Whereas low BMD is known to be a risk factor for fracture, it is not clear whether loss of BMD is also a risk factor. In elderly women, greater loss of BMD at the femoral neck was associated with increased risk of fracture, independent of baseline BMD and age.
Introduction: Baseline measurement of BMD predicts fracture risk. However, it is not clear whether short-term bone loss is an independent risk factor for fractures. This study was designed to investigate the relationship between changes in BMD and fracture risk in elderly women in the general population.
Materials and Methods: A total of 966 women ≥60 years of age (mean, 70 ± 6.7 [SD] years), who had been followed for an average of 10.7 years, were studied. Atraumatic fracture of the proximal femur (hip), symptomatic vertebral fracture, and other major fractures, excluding pathological fractures or those resulting from severe trauma, were recorded and confirmed by radiographs. Femoral neck and lumbar spine BMD was measured by DXA.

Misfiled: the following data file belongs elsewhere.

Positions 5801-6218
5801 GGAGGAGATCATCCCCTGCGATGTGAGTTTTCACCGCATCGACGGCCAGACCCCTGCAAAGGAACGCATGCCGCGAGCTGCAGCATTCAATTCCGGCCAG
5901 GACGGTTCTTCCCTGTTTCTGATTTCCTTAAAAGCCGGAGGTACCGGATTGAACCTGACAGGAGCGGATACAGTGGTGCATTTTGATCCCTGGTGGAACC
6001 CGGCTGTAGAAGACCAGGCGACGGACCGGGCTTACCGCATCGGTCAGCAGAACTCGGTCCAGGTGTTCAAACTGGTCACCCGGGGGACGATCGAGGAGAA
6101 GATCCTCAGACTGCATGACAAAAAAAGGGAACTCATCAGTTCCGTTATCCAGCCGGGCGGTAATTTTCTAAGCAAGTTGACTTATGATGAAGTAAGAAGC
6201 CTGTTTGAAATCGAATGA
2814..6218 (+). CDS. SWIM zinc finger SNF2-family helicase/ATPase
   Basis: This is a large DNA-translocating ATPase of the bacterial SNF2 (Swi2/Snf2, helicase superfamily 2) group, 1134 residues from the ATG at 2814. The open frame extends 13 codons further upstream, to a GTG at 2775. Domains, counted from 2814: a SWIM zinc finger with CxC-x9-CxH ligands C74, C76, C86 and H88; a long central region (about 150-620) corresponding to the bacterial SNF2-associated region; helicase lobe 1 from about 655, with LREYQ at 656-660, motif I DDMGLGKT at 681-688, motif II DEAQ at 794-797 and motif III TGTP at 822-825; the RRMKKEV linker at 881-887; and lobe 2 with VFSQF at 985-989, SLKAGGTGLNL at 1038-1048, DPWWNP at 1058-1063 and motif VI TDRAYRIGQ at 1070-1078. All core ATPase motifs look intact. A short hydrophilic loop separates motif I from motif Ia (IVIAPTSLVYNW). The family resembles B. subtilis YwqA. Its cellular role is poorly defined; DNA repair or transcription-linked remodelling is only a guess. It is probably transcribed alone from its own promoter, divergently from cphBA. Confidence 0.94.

Results: During the follow-up period, 224 had sustained a fracture (including 43 hip, 71 symptomatic vertebrae, 37 proximal humerus, 46 forearm and wrist, and 27 rib and pelvis fractures). The annual rate of change in BMD in fracture women (−2.1 ± 4.2%) was significantly higher than that in nonfracture women (−0.8 ± 2.8%; p = 0.005). In the multivariable Cox's proportional hazards analysis, the following factors were significant predictors of fracture risk: femoral neck bone loss (relative hazard [RH], 1.4; 95% CI, 1.1-1.8 per 5% loss), baseline femoral neck BMD (RH, 2.0; 95% CI, 1.7-2.7 per SD), and advancing age (RH, 1.2; 95% CI, 1.1-1.4). The proportion of fractures attributable to the three factors was 45%. For hip fracture, the attributable risk fraction was ∼90%.
Conclusion: Bone loss at the femoral neck is a predictor of fracture risk in elderly women, independent of baseline BMD and age.